Amos Miller had his day in court, but he failed to show cause as to why Miller’s Organic Farm and he “should not produce the summoned information and grant summoned access.” That’s what federal Judge Edward G. Smith states in a newly issued court order.
And that order, according to Paul Flanagan, a USDA Food Safety and Inspection Service (FSIS) investigator, will have him inspecting Miller’s Organic Farm in Bird-in-Hand, PA, beginning at 10 a.m. on July 11.
Armed law enforcement officers will be allowed to accompany the FSIS inspector onto the Amish farm, which produces unpasteurized raw milk and other products.
If the inspection comes off without incident — which is likely since the Amish are pacifists — it will have taken FSIS more than three months since a subpoena duces tecum was issued under the authority of the U.S. Secretary of Agriculture to get Flanagan access to the farm.
The chain of events that brought Miller’s Organic Farm to USDA’s attention apparently began this past November just outside Disneyland at the Anaheim Marriott Hotel when Orange County health officials embargoed various raw milk products, including cream, yogurt, kefir and butter.
The products from the Pennsylvania farm were being held in the hotel’s coolers for Miller, who was attending a conference by the raw milk advocacy group the Weston A. Price Foundation.
Then, five months later, the U.S. Centers for Disease Control and Prevention (CDC) conclusively linked two listeriosis illnesses — one in California and one in Florida — to Miller’s Organic Farm. Both victims with Listeria monocytogenes infections were hospitalized and one died.
It was shortly after the CDC report that Flanagan began his attempts to inspect Miller’s Organic Farm. The operation had not been through a federal inspection since 2011. That one was conducted by the U.S. Food and Drug Administration (FDA).
Judge Smith, who ruled from the bench after hearing three hours of testimony on June 28, issued his detailed order on June 30.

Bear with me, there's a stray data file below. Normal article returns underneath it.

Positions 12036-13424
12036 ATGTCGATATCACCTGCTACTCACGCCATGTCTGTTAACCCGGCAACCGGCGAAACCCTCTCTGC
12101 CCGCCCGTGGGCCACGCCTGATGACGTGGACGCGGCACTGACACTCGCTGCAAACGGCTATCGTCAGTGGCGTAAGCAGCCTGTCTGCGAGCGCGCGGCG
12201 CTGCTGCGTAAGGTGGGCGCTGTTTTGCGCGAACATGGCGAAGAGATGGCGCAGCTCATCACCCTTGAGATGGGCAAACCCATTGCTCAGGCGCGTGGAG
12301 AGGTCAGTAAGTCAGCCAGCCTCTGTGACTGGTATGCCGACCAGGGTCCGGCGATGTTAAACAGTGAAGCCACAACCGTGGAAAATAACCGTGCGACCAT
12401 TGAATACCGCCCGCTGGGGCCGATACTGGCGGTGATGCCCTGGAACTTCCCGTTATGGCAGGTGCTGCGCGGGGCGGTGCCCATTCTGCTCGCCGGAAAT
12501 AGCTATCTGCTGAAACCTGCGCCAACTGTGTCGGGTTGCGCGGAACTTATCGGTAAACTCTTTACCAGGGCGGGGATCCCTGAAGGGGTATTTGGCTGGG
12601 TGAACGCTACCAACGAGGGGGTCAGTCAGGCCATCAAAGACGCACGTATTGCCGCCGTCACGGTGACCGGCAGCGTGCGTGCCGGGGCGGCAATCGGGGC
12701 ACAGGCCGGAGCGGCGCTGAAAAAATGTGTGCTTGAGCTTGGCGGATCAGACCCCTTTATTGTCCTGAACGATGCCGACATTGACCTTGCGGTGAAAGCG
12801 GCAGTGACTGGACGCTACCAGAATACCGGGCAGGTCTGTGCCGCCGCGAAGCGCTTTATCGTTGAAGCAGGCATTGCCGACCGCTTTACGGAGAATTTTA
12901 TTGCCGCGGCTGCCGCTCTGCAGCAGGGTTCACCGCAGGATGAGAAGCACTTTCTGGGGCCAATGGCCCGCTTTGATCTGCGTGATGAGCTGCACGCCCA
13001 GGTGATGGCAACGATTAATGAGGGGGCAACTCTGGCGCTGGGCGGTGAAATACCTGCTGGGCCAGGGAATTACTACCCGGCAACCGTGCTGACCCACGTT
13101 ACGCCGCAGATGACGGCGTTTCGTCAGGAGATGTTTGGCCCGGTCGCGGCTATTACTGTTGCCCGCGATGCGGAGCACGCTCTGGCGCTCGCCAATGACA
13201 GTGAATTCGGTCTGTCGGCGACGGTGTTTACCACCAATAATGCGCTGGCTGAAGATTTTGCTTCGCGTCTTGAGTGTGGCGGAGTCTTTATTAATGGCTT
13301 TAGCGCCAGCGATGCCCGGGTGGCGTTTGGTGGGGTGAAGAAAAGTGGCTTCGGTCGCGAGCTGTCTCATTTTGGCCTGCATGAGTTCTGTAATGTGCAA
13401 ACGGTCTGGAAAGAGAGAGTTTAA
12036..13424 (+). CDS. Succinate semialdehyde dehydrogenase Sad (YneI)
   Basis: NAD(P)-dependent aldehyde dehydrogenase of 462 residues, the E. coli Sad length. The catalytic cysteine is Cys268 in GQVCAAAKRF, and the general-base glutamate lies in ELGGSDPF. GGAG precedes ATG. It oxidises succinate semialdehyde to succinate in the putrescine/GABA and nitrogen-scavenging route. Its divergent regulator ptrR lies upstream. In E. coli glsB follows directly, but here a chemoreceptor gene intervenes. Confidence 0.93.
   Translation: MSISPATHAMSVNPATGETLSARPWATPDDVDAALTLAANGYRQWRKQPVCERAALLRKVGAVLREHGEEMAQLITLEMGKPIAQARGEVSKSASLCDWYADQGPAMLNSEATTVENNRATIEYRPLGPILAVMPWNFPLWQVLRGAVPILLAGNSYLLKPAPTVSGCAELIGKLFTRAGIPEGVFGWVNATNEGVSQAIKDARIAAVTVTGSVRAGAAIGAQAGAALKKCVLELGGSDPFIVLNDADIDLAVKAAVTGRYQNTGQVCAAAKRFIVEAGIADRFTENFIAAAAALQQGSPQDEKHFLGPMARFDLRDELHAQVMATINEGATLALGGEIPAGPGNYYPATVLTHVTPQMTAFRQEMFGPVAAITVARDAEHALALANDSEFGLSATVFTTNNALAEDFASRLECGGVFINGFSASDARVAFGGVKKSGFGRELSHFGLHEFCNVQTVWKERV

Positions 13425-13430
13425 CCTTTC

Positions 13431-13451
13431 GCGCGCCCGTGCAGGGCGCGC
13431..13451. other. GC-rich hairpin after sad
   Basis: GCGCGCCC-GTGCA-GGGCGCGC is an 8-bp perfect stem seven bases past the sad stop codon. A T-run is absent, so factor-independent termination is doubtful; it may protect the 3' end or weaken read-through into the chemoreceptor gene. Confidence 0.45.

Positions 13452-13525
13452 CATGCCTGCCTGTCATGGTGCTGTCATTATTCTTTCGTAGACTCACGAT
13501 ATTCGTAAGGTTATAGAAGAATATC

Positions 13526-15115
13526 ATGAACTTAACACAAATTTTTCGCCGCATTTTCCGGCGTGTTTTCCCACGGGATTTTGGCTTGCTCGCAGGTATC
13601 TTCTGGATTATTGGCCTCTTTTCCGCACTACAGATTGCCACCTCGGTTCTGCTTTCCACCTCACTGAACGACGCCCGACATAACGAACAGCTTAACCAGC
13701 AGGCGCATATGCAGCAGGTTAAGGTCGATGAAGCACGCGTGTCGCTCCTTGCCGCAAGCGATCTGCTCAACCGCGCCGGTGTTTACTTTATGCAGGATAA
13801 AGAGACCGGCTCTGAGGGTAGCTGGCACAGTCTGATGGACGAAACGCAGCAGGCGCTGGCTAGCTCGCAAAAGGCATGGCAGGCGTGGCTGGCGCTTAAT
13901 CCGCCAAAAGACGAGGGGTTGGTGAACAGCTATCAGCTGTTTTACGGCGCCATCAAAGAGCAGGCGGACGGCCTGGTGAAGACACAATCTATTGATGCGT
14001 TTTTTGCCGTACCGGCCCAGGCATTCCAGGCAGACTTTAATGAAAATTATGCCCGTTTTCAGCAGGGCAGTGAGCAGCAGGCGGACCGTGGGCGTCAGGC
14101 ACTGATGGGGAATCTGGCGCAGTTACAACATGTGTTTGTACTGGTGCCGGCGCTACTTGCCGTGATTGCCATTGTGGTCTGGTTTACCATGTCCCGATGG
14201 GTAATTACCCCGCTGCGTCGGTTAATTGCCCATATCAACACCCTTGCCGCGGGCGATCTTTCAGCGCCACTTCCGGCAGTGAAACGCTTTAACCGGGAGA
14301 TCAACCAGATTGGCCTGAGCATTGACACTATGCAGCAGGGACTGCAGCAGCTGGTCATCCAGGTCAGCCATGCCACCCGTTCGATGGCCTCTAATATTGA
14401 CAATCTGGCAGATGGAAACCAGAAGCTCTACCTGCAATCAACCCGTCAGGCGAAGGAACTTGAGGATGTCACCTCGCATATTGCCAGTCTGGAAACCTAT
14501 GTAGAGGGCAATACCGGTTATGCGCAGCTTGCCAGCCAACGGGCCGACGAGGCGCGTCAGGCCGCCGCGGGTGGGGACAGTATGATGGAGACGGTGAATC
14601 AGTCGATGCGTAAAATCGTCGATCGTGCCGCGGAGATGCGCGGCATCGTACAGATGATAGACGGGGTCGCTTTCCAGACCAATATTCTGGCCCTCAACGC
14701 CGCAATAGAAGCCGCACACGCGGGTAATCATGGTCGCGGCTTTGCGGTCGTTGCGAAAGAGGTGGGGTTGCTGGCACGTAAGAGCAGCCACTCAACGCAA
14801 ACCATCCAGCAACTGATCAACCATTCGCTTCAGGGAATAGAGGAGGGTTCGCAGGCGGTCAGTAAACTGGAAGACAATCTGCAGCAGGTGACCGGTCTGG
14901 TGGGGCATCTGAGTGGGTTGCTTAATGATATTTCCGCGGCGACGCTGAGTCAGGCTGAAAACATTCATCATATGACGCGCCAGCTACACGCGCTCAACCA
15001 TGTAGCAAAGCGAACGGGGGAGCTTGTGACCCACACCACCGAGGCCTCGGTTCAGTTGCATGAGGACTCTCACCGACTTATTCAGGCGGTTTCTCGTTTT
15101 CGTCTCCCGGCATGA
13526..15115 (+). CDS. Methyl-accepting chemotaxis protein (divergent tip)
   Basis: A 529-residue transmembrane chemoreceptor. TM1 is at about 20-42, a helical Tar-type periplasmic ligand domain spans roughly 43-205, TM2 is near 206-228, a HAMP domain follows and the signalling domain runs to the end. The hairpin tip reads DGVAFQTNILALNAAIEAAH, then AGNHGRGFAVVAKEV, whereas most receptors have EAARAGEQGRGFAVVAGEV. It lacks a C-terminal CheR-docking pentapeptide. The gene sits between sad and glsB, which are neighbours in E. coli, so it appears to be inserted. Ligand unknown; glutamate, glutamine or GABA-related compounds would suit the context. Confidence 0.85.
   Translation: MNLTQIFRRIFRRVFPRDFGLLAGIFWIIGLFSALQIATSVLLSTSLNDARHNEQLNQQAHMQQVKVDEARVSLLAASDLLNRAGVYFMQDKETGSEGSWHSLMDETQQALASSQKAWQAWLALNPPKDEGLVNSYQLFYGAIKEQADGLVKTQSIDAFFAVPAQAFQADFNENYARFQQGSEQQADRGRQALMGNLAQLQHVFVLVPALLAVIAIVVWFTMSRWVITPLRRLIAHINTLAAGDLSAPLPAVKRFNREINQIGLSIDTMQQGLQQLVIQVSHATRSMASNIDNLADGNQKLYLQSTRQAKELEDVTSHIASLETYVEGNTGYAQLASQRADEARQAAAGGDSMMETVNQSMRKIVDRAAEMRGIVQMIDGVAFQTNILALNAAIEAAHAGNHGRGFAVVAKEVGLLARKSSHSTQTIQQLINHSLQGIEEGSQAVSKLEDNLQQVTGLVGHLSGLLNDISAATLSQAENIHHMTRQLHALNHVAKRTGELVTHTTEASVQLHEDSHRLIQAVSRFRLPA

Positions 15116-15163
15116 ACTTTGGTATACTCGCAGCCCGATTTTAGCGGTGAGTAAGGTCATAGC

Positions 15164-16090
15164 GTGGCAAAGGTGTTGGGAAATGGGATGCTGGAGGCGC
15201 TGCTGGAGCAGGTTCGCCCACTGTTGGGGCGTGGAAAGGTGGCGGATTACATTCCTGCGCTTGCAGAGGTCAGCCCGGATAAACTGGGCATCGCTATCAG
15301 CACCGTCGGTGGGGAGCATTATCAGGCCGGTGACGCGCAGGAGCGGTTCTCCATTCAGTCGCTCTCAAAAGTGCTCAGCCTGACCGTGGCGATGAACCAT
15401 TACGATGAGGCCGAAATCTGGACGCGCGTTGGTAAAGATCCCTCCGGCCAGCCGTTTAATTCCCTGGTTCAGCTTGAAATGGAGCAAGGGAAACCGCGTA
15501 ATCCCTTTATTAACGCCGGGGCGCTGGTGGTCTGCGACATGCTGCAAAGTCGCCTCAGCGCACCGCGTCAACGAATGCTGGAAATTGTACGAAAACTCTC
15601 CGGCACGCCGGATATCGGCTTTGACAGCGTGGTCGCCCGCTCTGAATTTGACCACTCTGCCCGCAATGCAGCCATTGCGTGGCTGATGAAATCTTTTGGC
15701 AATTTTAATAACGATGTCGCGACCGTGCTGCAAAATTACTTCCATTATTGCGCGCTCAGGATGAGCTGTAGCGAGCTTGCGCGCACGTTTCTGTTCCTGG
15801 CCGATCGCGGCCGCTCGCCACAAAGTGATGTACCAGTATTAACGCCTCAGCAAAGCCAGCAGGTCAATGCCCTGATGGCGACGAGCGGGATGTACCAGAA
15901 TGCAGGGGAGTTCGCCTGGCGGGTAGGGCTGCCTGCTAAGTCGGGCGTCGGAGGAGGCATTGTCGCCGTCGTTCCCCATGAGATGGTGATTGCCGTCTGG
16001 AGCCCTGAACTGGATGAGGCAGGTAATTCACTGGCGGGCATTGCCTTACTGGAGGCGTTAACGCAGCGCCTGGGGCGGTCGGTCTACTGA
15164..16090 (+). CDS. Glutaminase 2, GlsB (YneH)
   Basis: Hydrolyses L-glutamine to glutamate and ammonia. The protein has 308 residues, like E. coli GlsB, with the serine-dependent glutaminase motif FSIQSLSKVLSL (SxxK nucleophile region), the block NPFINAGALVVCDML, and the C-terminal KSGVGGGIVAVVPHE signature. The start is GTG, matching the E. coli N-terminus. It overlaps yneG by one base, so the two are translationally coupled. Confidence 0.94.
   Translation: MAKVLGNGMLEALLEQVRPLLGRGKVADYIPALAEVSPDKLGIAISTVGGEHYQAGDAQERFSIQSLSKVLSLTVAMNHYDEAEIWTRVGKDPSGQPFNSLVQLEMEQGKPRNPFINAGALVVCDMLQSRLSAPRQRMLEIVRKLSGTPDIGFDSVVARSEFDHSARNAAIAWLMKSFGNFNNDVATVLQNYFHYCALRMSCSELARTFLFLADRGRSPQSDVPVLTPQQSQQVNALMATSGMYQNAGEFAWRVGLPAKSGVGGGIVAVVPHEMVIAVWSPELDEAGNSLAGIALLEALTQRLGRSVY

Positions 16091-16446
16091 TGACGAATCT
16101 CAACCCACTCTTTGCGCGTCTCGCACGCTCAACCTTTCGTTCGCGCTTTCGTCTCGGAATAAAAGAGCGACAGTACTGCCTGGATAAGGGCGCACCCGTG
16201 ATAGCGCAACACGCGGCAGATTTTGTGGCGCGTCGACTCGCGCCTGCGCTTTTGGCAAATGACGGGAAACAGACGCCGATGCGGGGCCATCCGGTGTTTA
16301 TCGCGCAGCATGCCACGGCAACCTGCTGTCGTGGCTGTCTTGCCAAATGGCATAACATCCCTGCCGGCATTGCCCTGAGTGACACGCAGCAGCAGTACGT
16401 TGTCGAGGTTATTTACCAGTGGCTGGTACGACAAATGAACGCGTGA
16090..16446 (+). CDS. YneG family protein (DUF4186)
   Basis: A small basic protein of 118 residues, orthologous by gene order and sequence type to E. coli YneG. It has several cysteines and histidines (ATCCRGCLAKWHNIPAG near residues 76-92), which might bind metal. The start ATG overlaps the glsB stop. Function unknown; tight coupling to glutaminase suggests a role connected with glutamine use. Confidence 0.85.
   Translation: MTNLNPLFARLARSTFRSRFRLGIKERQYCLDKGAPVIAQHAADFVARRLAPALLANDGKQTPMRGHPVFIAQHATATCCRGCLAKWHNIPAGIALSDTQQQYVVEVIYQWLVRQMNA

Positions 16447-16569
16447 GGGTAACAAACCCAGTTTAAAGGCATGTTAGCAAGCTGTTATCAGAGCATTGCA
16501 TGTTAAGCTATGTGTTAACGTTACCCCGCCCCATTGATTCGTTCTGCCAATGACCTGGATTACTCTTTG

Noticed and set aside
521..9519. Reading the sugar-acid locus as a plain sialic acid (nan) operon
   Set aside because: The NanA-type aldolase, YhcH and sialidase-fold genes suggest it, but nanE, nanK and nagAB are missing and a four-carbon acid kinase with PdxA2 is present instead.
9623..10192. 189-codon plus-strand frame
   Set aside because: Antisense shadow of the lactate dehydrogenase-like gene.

It states that Miller’s Organic Farm includes a slaughter and/or process facility for poultry and meat located at 648 Millcreek Road in Bird-in-Hand, PA, which is within Lancaster County.
“Because Miller’s Organic Farm is a slaughter and/or processing facility, defendants are obliged to provide USDA with a) access to the farm’s business operations; and b) an opportunity to examine defendants’ facilities, operations, and records,” Smith’s order states.
The federal judge notes that in enforcing the Federal Meat Inspection Act, the Secretary of Agriculture has all the powers of the Federal Trade Commission to issue administrative subpoenas. It was under that authority that an April 4 subpoena was issued. Flanagan hand-delivered it to Miller on April 13.
Miller refused to comply, saying that it infringed upon the First Amendment freedom of association rights of the farm’s “private membership association.” He turned Flanagan away several times in April and May.
However, Smith, ruled that the subpoena does not infringe on anyone’s rights to freely associate, and he found that enforcing the subpoena is not an abuse of the court’s discretion.
The enforcement order states that the July 11 inspection can continue “day to day” until it is complete. The subpoena covers all buildings, storage areas “and parts thereof.”
Miller can ask for the credentials of federal officers and receipts for any samples taken. FSIS can drive onto the property and use all the “tools of their trade” for completing the inspection, including scientific equipment.
FSIS personnel do not have to sign Miller’s private membership agreement as a condition of the inspection.
USDA is also free to do a follow-up inspection 90 days later to see if “any violations found have been cured.” After that, if Miller has complied with the court’s order and satisfied the administrative subpoena, the judge ruled that the matter can be dismissed.
Raw milk advocate and author David Gumpert, who writes The Complete Patient blog, does not seem to think it will end that easily or quickly for Miller.
“Remember, the regulators have had Miller in their sights for years,” Gumpert writes. And he doubts that they will “let Miller off easily, now that they finally have him in their grasp.”
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